Notes in history show that in 1945, both rooms above the gateway were refurbished as artistic apartments
|The Karl Theodor Bridge!
Numerous statues adorn the north and south sides of the bridge. For example, in the south is a standing portrait of the baroque baron surrounded by the river gods of the Rhine, Donau, Neckar and Mosel rivers.
In the north, Karl Theodor Brücke is brought in connection with Paellas Athenae. The 3 female figures at the foot of the bridge personify piety, justice, agriculture and trade.
|The old bridge of Heidelberg, Germany
We visited this bridge in the evening. There were lots of tourists here. The bridge is beautiful and gives you an awesome view of the Heidelberg castle, especially post sunset when the castle is illuminated with lights.
Another statue, the Brückenaff – the Bridge Ape: is the favorite animal of the Heidelberger.
Dont forget to get a picture with the Brückenaff with your head inserted inside the Bridge Ape’s face mask!
It’s a ‘must-do’ here! I have no idea why, but it’s one of the weird poses people love to do when visiting famous landmarks..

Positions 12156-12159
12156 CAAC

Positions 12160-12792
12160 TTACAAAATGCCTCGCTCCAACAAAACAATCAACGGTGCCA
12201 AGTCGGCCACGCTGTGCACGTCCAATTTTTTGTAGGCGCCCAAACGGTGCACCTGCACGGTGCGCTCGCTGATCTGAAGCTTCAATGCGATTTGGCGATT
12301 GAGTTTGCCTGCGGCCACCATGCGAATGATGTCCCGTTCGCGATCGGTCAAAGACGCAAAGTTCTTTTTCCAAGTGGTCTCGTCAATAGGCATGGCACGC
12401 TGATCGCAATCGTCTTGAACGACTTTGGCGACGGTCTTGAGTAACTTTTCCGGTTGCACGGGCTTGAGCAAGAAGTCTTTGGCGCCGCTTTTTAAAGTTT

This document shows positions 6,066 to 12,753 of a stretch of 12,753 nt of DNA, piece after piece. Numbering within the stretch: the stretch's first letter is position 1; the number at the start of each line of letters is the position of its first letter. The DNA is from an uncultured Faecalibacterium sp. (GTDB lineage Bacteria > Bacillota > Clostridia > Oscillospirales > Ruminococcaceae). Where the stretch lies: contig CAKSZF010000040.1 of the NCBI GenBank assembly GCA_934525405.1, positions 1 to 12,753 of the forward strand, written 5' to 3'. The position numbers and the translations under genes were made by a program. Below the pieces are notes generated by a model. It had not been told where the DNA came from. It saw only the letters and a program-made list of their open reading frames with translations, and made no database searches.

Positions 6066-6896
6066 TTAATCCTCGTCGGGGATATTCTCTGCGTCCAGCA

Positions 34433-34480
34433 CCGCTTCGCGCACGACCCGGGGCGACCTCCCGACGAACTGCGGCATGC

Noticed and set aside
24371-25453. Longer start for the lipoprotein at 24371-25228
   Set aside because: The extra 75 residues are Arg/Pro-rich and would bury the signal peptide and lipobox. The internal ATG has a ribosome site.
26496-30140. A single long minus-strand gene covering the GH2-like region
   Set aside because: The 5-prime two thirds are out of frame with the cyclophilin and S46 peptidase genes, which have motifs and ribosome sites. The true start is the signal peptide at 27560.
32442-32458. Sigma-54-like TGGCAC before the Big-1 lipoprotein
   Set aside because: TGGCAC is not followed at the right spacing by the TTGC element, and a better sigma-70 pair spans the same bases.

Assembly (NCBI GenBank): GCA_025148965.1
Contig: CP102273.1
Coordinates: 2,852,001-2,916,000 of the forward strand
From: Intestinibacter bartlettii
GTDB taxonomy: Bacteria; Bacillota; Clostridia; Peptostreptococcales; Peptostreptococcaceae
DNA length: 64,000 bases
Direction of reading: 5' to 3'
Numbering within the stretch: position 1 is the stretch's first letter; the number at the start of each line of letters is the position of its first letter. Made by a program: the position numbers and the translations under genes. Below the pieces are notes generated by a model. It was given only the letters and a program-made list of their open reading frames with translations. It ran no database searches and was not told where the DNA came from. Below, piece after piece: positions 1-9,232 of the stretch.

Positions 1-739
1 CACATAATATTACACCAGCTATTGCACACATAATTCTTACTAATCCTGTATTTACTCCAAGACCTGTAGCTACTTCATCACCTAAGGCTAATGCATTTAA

(Just like how we always love “supporting” the Leaning Tower of Pisa; in Italy – for example.)
A poem found alongside the Bridge Ape, might have something to do with it, it reads as follows:
“What are you gaping at me so?
Didn’t you see the old monkey of Heidelberg?
Maybe then you will find more of my equals.”
|The Bridge Ape will grant you wisdom
Anyway, by now I’m sure you figured – this bridge is one of Heidelberg’s most famous landmarks.
Heidelberger Schloss is a famous ruin in Germany and landmark of Heidelberg.
The castle ruins are among the most important Renaissance structures, north of the Alps.
The Heidelberger Palace was once the symbol for the Romantic era.
The Kings courtroom especially, being very grand in spite of it’s gothic interior, dates all the way back to the year 1934.
|Heidelberger Schloss, a castle in the distance
Heidelberger Schloss can be seen in the background here, although I’m not sure if my camera managed to do it justice..
It’s getting late…
We’re getting tired…
And this is our room for the night…
Which can only mean one thing.
With this, I end this post with a goodnight to all of you!
Check back to see where we go next!!
Woah..huh?? Sunrise…? It’s morning already??!
Haha!! So soon..? No way!!
Sorry about that! That’s actually a picture preview of the next day! =P
It was a great morning & we were blessed with beautiful weather so stay tuned!
———————————————————————————————–Interested to follow our travels around Europe?
Click the links above to join us from the very beginning, where we first started out in Austria, to Liechtenstein & now, Germany!